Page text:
Posts Tagged ‘Connection’

Roots and Wings, Questions and Answers, Building Connections

Wednesday, March 21, 2018 @ 02:03 PM
Author: admin

Roots and Wings, Questions and Answers Love connects families across time and distanceBy the very fact that you chose to take the time to open this blog, you have demonstrated a commitment to being the best parent you can. Posts like this one help us identify leverage points from which we can better guide and connect with our children. Today as I write this blog, tragically, another school shooting has occurred. This is another reminder of the fragility of life. In recent weeks we’ve concentrated nurturing our relationships within our family context. Strong, connected relationships form the foundational bedrock of healthy families. They do not happen by accident. They grow from a consistent commitment of words and aligned actions.

As Intentional Parents we have committed to a goal: to parent in a way that reflects our deeply held values and which helps children grow into happy, healthy adults with strong “roots” and sturdy “wings.”

So, let’s consider a few questions.

(First, identify one specific attempt you actually made to reinforce your relationship connection members of your family. Then repeat this series of questions regarding at least one attempt you made to connect with each of the remaining members of your family.) Let’s explore what you can “data mine” about your efforts.

Roots and Wings, Questions and Answers Keep reaching until you connectHow well was it received? What did it accomplish?  How did their response affect your emotions?

How have you reminded yourself each day to ensure you fulfilled your intention to make a daily connection?

Did you think to consider taking advantage of each family member’s “love language?” (If you need a refresher, reread this blog.)

What did you notice within yourself as the interactions occur?

 What happened when those efforts “landed”?

If your effort was rebuffed, how did you respond? (Think of both your external reactions and your internal emotions and thoughts.)

What can you do to help identify additional ways of connecting? How can you make them more effective?

How did timing, location, and the presence–or absence–of others influence whether or not connection successfully occurred?

Now run an instant replay in your mind WITHOUT any soundtrack.

What role did body language play—yours and theirs? How did they play off one another?

Now run ONLY the soundtrack. How did word choice influence the result? How does your wording influence the communication, for example, when you speak saying “you” versus “I”?

What have you learned about yourself? What have you learned about individual members of your family?  Decide what actions you want to repeat and which ones need further revision or a totally new strategy. When unable to connect “in person” what other ways might you try? Notes? Text messages? Get creative. Instagram? Letters? (the snail mail kind!) The bottom line:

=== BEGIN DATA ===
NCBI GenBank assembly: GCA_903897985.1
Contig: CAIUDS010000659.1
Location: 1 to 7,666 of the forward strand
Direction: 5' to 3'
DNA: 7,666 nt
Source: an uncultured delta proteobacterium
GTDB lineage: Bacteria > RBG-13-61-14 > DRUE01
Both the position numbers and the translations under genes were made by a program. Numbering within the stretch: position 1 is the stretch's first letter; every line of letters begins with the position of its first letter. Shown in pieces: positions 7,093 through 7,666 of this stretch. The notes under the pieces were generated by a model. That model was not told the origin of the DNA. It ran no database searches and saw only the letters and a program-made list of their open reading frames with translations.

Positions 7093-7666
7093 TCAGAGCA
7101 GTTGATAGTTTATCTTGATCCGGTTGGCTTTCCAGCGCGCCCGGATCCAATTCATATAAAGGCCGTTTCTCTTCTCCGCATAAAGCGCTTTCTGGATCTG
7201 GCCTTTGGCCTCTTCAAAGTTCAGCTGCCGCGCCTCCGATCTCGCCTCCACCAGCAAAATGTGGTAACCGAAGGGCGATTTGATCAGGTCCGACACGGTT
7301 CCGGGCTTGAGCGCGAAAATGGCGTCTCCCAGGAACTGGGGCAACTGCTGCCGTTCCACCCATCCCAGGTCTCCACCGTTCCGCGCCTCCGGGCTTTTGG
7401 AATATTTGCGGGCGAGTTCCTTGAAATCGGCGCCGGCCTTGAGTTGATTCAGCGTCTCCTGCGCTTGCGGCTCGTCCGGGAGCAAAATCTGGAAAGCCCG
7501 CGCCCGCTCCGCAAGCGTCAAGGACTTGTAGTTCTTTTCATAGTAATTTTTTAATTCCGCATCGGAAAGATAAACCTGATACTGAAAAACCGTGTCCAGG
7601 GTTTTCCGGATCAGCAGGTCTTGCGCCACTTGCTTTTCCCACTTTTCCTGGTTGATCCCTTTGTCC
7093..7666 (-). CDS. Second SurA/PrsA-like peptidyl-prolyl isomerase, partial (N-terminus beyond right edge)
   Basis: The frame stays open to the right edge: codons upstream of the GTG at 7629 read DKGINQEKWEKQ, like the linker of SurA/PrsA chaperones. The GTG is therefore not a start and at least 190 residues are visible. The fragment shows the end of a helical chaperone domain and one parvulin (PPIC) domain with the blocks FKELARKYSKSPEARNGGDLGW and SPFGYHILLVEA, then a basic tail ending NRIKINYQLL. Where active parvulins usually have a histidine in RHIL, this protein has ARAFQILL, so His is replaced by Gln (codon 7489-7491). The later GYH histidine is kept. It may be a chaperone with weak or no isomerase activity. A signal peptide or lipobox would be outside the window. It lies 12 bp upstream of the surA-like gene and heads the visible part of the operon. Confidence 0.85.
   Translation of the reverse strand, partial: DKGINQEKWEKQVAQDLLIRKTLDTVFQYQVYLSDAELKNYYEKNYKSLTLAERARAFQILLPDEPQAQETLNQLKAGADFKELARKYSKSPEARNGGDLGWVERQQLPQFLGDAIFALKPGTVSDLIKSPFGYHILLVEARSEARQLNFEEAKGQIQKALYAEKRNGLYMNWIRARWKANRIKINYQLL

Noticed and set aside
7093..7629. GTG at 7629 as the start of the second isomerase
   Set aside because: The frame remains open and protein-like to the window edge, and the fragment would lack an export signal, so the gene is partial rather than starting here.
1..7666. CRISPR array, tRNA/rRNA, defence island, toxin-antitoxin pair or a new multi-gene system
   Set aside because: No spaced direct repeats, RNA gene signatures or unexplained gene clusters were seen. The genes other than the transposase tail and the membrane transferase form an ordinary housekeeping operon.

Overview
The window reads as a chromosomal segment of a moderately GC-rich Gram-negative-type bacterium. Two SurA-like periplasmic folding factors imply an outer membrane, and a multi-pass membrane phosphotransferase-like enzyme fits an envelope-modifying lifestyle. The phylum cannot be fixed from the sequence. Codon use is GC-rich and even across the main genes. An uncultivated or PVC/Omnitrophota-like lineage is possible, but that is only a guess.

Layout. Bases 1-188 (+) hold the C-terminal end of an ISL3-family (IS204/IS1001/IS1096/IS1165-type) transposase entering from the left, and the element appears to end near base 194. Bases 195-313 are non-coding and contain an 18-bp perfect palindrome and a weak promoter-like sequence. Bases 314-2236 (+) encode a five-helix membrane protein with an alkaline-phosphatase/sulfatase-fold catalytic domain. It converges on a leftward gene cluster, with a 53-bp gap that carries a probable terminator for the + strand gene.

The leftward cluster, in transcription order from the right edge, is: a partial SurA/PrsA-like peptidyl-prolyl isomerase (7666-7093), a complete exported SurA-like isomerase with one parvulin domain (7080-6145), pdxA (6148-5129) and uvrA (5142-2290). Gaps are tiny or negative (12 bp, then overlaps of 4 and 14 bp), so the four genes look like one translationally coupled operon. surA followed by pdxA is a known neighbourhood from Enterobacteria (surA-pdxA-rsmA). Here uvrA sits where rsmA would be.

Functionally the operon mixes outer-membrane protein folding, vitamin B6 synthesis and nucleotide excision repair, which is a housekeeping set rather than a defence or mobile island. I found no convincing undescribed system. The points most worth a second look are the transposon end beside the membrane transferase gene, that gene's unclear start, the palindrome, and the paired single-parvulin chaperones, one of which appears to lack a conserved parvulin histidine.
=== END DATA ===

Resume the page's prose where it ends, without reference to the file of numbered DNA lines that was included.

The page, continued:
Sustain the intention and

Develop the effective strategies

Implement systems that remind you to follow through.

Approach this effort one day at a time. What will you do today?

Changing Intentions, Changing Behavior: An Uphill Climb

Wednesday, February 28, 2018 @ 05:02 PM
Author: admin

Changing Intentions, Changing Behavior: An Uphill ClimbLast week we challenged you to set time aside to have deeply connected and vulnerable conversations with the people you love. We titled it “Before It Is Too Late.”  Our intent was to encourage some positive change regarding the mood of negativity, anger and, violence in America. We believe we must focus on connection as a prime priority.

Creating genuine feelings of belonging and connectedness are the solution to anger and isolation, not the after-effect.

A loving relationship is the soil from which our family bonds grow. We plant the seeds of trust, caring, forgiveness and, acceptance. The growth process takes time and attentive nurturing.

Change of this magnitude requires a combination of intention, commitment and, execution. It is definitely an uphill climb that demands persistence, powering through failure, forgiveness, encouragement and, acknowledgment of every tiny increment of success.

So … back to last week’s challenge. Did you actually make time to have the conversation in which you told them you love them? How many times did you do? if not, what distractions, habits and behavioral patterns got in your way? Pause for a moment to listen to your inner dialogue as you considered the previous questions. How “accountable” were you? What rationale (excuses?) did you invoke to justify not taking the time for the challenge?